87.4% of students said the school is not lenient enough regarding schoolwork. 61% of  students surveyed said they had not done an assignment before because they were struggling with mental health, and 63.9% of those students said a teacher of theirs had not been very understanding of their mental health struggles.

Psychology  Teacher and School Counselor Michelle Bracken said mental health problems interfere with students’ abilities to do work, but she believes schoolwork is not the main contributing factor.

“For some people, particularly [with] anxiety, depression or obsessive-compulsive disorder or really anything, those things get in the way of your ability to process information, focus in class, do your homework and sit with your thoughts,” Bracken said. “It’s a lot of things that other people can do on their own. It just makes doing any kind of work harder, not less rigorous. So people don’t leave here because they’re like, ‘oh, I have a mental health problem and this is too hard.’ They leave here because of a mental health problem, and maybe I need something different, as opposed to easier.”

Faculty and students talk about their approaches to mental health

Cole Hall ’24  said  he sees many students that feel pressure to stand out due to the competitive environment of the school.

“Everyone at Harvard-Westlake has the mindset that [they] got in for a specific reason or just because they’re extremely smart,” Hall said. “That can leave some students, at least from what I’ve heard, feeling like they aren’t as good as others in all aspects. They feel they have to stand out in one thing to be noticed because, in the grand scheme of things, Harvard-Westlake has such a diverse talent pool. It’s kind of hard to find something that isn’t already taken. That can leave a lot of students feeling kind of dejected and feeling like they have to put all their work into school.”

Hall said he continues activities that he enjoys and tries not to get caught up in leveraging his activities.

“I think I realized that everyone was trying to find [a niche] last year in my [Peer Support] group,” Hall said. “Once I realized that, I tried to have a balance and try as best as I could to enjoy the things I do. Ultimately, the goal is that, if I enjoy it, I’ll put more time into it and be better, but I definitely do find myself relapsing or thinking that way. Sometimes I think it’s impossible here not to.”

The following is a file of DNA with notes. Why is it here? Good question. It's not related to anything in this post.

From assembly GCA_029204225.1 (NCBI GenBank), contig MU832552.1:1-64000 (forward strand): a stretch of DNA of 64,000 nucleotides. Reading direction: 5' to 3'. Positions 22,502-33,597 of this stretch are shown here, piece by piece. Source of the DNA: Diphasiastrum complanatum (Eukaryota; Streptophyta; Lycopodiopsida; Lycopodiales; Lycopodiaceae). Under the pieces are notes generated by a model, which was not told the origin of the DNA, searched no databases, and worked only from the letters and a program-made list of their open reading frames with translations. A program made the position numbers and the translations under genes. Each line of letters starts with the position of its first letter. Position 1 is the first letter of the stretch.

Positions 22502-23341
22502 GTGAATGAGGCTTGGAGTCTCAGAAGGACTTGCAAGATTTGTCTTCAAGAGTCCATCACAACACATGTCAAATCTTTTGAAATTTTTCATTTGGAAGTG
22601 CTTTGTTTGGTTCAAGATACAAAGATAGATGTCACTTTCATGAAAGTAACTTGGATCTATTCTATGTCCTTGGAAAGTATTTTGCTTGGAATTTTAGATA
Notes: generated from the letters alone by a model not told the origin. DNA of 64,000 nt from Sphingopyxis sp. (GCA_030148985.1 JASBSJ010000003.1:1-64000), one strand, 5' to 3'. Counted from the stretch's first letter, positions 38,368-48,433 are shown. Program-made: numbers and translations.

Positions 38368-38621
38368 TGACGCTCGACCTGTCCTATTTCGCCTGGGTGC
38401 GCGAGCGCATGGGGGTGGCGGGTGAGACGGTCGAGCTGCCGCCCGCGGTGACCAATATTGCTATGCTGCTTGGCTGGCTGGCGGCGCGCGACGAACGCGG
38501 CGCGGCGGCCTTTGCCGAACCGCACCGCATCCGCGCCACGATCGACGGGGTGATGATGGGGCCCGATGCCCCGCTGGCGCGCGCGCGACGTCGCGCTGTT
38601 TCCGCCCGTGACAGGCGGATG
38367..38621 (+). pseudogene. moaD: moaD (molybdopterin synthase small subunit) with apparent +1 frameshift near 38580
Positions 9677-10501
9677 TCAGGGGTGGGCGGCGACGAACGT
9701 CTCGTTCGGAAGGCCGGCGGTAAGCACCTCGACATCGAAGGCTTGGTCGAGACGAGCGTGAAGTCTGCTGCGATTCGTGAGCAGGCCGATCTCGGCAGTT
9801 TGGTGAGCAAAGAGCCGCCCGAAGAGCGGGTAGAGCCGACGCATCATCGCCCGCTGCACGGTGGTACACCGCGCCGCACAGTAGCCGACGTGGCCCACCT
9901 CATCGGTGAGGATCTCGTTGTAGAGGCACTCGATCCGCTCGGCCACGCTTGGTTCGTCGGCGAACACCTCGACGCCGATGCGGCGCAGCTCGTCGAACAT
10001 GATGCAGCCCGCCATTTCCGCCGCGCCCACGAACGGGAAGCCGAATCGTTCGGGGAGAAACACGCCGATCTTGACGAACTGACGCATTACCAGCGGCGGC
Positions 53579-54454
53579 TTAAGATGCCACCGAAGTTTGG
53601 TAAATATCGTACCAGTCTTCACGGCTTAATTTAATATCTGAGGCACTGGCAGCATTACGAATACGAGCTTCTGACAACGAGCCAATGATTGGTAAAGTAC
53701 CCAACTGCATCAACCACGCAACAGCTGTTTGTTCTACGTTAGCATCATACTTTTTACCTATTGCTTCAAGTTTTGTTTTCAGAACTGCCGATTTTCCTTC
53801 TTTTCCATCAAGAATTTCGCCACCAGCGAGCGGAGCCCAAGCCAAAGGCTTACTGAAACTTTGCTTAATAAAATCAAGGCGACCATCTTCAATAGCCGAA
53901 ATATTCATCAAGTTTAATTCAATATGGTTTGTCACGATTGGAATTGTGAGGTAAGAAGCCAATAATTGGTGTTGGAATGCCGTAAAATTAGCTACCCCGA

President Rick Commons said the school has been adapting to the changing social environment and increased mental health awareness by finding ways to preserve excellence in the school community.

“I do think the school’s been evolving as you’d expect a good school to do, and I’m sure the school has always evolved,” Commons said. “I think the evolution for us, which is not dissimilar from the evolution for other schools like us, has been one in which we wanted to maintain our distinctive commitment to multi-faceted excellence while ensuring that we are identifying ways in which students are not thriving emotionally as they pursue excellence and working to address that, and then  identifying ways in which the pursuit of excellence is perhaps not available to all members of the community—which is a kind of vague way of saying we know that students who are at the top of the class academically and have an extracurricular activity in which they are excelling are more likely to feel good about their experience than students who may be struggling academically and may not have found the thing extracurricularly that makes them feel successful.”

Commons said educators are aware of the mental health struggles of teenagers, and the school aims to help students while maintaining its historical success and excellence.

“I don’t know another educator who is not aware that the mental and emotional health of adolescents, especially high-achieving adolescents, is much more of a concern than it used to be,” Commons said. “It’s fair to say that it has reached a crisis. I don’t know another educator at another school who’s saying ‘forget making the kids healthy, forget giving the kids an opportunity to enjoy their lives. We need to teach them how to think and nothing else matters.’ Nobody says that anymore, but change is hard and especially hard at successful institutions, and Harvard-Westlake has a long history of success. So for us to work at change inevitably brings questions about the extent we are risking the excellence DNA of our institution. That’s the trick that we are continuing to try to pull off and to not compromise the excellence and the opportunity to pursue excellence at this place while doing everything we can to make the experience more joyful and healthier.”